3. 4. Diagnosis and Treatment of Low Back Pain: A Joint Clinical Practice Guideline from the American College of Physicians and the American Pain Society <ul><li>Clinicians should conduct a focused </li></ul><ul><li>history and physical examination to help place patients with ow back pain into 1 of 3 broad categories: </li></ul><ul><ul><li>nonspecific low back pain, </li></ul></ul><ul><ul><li>back pain potentially associated with radiculopathy or spinal stenosis, </li></ul></ul><ul><ul><li>back pain potentially associated with another specific spinal cause. </li></ul></ul><ul><li>The history should include assessment of psychosocial risk factors, which predict risk for chronic disabling back pain </li></ul>
    4. 5. Assessment of LBP <ul><li>Rule out serious pathology ‘Red Flags’ </li></ul><ul><li>Confirm that the pain: </li></ul><ul><ul><li>Is in the lower back - always assess the hip joint </li></ul></ul><ul><ul><li>Is mechanical — aggravated or relieved by certain movements or postures. </li></ul></ul><ul><ul><li>Is not inflammatory — that is: </li></ul></ul><ul><ul><ul><li>Not worse in the second half of the night or after waking. </li></ul></ul></ul><ul><ul><ul><li>Not associated with morning stiffness lasting more than 30 minutes. </li></ul></ul></ul><ul><ul><ul><li>Not relieved by activity. </li></ul></ul></ul><ul><ul><ul><li>Not associated with laboratory tests for inflammation </li></ul></ul></ul><ul><li>Exclude specific causes of low back pain </li></ul>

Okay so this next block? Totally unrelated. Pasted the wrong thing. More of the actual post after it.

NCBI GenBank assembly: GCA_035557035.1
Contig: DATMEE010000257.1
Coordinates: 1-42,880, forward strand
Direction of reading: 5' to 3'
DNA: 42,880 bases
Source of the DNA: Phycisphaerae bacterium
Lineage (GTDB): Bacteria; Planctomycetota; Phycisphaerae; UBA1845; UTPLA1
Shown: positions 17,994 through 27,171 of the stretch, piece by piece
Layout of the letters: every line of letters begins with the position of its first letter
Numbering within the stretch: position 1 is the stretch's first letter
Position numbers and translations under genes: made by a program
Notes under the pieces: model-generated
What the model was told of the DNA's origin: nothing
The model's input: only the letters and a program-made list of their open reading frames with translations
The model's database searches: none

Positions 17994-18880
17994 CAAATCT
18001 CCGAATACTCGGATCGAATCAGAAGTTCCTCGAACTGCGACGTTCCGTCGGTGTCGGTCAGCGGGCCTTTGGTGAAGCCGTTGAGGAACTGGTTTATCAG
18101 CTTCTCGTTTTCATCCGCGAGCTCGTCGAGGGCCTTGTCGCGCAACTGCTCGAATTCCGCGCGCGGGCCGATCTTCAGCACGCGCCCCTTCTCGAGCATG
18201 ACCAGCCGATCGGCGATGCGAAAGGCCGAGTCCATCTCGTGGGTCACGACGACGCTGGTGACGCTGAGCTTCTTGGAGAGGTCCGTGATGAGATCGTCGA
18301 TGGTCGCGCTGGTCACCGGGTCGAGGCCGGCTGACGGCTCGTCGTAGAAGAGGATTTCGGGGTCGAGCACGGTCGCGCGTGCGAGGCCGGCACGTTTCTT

5. 6. Classification of LBP <ul><li>Conventionally low back pain is categorised according to its duration as: </li></ul><ul><ul><li>acute (<6 weeks), </li></ul></ul><ul><ul><li>sub-acute (6 weeks - 12 weeks) </li></ul></ul><ul><ul><li>chronic (>12 weeks) </li></ul></ul><ul><ul><li>(Spitzer, W. O. and Leblanc, F. E., 1987). </li></ul></ul>
    6. 7. Copyright ©2002 BMJ Publishing Group Ltd. Main, C. J et al. BMJ 2002;325:534-537 No Caption Found
    7. 8. Red Flags <ul><li>Red flags for the cauda equina syndrome include: </li></ul><ul><ul><li>Saddle anaesthesia. </li></ul></ul><ul><ul><li>Recent onset of bladder dysfunction or faecal incontinence. </li></ul></ul><ul><ul><li>Major motor weakness. </li></ul></ul><ul><li>Red flags that suggest spinal fracture include: </li></ul><ul><ul><li>Sudden onset of severe central pain in the spine which is relieved by lying down. </li></ul></ul><ul><ul><li>Major trauma such as a road accident or fall from a height. </li></ul></ul><ul><ul><li>Minor trauma, or even just strenuous lifting, in people with osteoporosis. </li></ul></ul><ul><ul><li>Structural deformity of the spine. </li></ul></ul><ul><li>Red flags that suggest cancer or infection include: </li></ul><ul><ul><li>Onset in a person over 50 years, or under 20 years, of age. </li></ul></ul><ul><ul><li>History of cancer. </li></ul></ul><ul><ul><li>Constitutional symptoms, such as fever, chills, or unexplained weight loss. </li></ul></ul><ul><ul><li>Intravenous drug abuse. </li></ul></ul><ul><ul><li>Immune suppression. </li></ul></ul><ul><ul><li>Pain that remains when supine; aching night-time pain disturbing sleep; and thoracic pain (which also suggests aortic aneurysm) . </li></ul></ul>